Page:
Assisting Drinking With an Affordable BCI-Controlled Wearable Robot and Electrical Stimulation: A Preliminary Investigation

Peer reviewed: 
Yes, item is peer reviewed.
Scholarly level: 
Faculty/Staff
Final version published as: 

Journal of NeuroEngineering and Rehabilitation 2014, 11:51  doi:10.1186/1743-0003-11-51

The electronic version of this article is the complete one and can be found online at: http://www.jneuroengrehab.com/content/11/1/51

Date created: 
2014
Keywords: 
BCI
EEG
Drinking task
FES
Stroke
Assistive
Exoskeleton
Hemiparetic
Upper extremity
Abstract: 

Background

The aim of the present study is to demonstrate, through tests with healthy volunteers, the feasibility of potentially assisting individuals with neurological disorders via a portable assistive technology for the upper extremities (UE). For this purpose the task of independently drinking a glass of water was selected, as it is one of the most basic and vital activities of the daily living that is unfortunately not achievable by individuals severely affected by stroke.

Methods

To accomplish the aim of this study we introduce a wearable and portable system consisting of a novel lightweight Robotic Arm Orthosis (RAO), a Functional Electrical Stimulation (FES) system, and a simple wireless Brain-Computer Interface (BCI). This system is able to process electroencephalographic (EEG) signals and translate them into motions of the impaired arm. Five healthy volunteers participated in this study and were asked to simulate stroke patient symptoms with no voluntary control of their hand and arm. The setup was designed such as the volitional movements of the healthy volunteers’ UE did not interfere with the evaluation of the proposed assistive system. The drinking task was split into eleven phases of which seven were executed by detecting EEG-based signals through the BCI. The user was asked to imagine UE motion related to the specific phase of the task to be assisted. Once detected by the BCI the phase was initiated. Each phase was then terminated when the BCI detected the volunteers clenching their teeth.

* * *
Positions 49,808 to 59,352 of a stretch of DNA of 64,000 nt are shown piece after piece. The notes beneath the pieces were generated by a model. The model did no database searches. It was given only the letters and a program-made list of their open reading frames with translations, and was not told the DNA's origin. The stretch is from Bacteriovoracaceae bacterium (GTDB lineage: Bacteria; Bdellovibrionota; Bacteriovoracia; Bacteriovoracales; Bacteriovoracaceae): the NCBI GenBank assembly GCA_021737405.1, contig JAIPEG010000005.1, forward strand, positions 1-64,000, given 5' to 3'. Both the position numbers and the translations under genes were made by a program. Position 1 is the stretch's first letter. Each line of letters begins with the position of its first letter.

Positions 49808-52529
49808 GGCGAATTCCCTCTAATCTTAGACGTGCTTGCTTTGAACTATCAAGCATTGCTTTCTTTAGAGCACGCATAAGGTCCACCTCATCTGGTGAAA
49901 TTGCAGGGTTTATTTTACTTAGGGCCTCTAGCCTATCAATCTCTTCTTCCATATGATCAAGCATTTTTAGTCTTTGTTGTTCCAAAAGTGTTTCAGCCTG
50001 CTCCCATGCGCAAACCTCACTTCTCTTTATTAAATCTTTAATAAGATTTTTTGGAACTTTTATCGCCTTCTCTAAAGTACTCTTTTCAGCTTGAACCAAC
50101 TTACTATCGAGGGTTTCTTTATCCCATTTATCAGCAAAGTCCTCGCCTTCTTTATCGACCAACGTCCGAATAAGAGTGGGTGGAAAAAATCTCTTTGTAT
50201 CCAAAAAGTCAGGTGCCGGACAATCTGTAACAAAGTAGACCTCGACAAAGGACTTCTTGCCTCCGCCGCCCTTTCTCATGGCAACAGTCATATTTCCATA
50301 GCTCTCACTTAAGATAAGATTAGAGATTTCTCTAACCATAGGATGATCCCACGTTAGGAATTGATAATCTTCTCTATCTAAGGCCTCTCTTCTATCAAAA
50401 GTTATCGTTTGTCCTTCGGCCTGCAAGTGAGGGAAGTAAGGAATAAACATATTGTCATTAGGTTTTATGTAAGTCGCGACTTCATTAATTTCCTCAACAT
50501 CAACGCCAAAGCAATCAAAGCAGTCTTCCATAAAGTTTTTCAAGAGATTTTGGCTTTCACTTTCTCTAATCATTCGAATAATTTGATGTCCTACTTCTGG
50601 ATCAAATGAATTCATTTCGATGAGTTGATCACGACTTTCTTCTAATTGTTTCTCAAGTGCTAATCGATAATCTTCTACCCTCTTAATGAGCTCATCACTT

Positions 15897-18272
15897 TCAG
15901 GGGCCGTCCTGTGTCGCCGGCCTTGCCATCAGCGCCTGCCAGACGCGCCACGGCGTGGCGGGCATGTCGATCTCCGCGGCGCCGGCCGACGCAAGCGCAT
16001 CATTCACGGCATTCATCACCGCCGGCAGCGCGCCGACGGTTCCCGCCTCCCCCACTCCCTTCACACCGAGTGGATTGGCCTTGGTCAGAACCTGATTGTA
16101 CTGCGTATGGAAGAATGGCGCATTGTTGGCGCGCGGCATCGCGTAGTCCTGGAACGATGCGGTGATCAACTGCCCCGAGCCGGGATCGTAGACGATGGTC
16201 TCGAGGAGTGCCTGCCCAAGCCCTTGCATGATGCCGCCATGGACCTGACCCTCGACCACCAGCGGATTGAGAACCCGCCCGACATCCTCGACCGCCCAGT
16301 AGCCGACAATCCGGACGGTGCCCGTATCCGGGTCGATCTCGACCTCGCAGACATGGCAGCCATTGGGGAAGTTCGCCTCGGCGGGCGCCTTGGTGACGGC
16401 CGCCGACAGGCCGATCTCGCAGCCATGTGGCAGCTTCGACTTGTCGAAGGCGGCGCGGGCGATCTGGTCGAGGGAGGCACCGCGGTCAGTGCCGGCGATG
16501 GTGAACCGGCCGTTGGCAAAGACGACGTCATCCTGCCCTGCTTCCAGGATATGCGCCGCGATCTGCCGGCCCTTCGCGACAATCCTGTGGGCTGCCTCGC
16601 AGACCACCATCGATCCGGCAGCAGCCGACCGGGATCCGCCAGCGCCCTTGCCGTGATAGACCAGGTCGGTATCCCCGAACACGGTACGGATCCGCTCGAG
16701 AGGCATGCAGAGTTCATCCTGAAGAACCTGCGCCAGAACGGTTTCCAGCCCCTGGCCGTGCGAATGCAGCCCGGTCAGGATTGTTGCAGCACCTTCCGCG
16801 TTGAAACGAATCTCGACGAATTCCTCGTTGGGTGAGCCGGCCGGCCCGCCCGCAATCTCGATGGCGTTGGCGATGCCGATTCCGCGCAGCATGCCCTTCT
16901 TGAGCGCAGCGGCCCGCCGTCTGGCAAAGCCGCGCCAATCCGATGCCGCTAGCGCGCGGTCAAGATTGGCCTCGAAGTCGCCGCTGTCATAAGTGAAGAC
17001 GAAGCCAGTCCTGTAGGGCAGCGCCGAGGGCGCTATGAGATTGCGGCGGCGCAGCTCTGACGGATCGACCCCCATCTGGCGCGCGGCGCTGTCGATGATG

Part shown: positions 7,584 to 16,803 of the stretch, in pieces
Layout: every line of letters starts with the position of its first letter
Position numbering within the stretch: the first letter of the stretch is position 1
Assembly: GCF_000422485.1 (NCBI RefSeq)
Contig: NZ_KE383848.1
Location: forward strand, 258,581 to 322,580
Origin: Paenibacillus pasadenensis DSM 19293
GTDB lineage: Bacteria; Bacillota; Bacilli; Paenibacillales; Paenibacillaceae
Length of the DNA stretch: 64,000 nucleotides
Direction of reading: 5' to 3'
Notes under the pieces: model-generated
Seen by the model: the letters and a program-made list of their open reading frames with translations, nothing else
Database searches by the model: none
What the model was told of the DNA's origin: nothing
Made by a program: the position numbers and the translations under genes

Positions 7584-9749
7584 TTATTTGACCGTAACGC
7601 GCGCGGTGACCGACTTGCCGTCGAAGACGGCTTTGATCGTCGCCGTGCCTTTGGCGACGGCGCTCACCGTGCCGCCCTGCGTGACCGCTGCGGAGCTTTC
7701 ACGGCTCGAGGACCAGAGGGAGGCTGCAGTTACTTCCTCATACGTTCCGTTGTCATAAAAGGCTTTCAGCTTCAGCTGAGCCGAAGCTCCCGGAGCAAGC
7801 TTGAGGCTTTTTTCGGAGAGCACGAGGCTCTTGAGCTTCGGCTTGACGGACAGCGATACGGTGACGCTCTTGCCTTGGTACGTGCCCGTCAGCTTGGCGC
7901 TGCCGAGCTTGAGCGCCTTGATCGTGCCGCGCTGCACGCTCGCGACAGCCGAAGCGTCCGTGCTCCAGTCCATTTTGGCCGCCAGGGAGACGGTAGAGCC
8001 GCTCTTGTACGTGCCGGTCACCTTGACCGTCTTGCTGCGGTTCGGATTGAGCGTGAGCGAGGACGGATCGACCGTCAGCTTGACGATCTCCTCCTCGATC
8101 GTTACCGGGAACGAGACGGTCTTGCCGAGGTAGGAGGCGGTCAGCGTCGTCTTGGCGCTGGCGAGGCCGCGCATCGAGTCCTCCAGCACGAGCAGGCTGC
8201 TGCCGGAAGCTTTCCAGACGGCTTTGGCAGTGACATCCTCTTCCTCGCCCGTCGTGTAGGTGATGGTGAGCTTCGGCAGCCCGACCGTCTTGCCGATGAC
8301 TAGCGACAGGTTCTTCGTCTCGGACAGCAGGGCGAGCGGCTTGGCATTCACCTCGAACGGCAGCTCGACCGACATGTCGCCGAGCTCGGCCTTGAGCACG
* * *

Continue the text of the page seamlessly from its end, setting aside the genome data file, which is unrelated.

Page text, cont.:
Results

The drinking task was completed by all five participants with an average time of 127 seconds with a standard deviation of 23 seconds. The incremental motions of elbow extension and elbow flexion were the primary limiting factors for completing this task faster. The BCI control along with the volitional motions also depended upon the users pace, hence the noticeable deviation from the average time.

Conclusion

Through tests conducted with healthy volunteers, this study showed that our proposed system has the potential for successfully assisting individuals with neurological disorders and hemiparetic stroke to independently drink from a glass.

Language: 
English
Document type: 
Article
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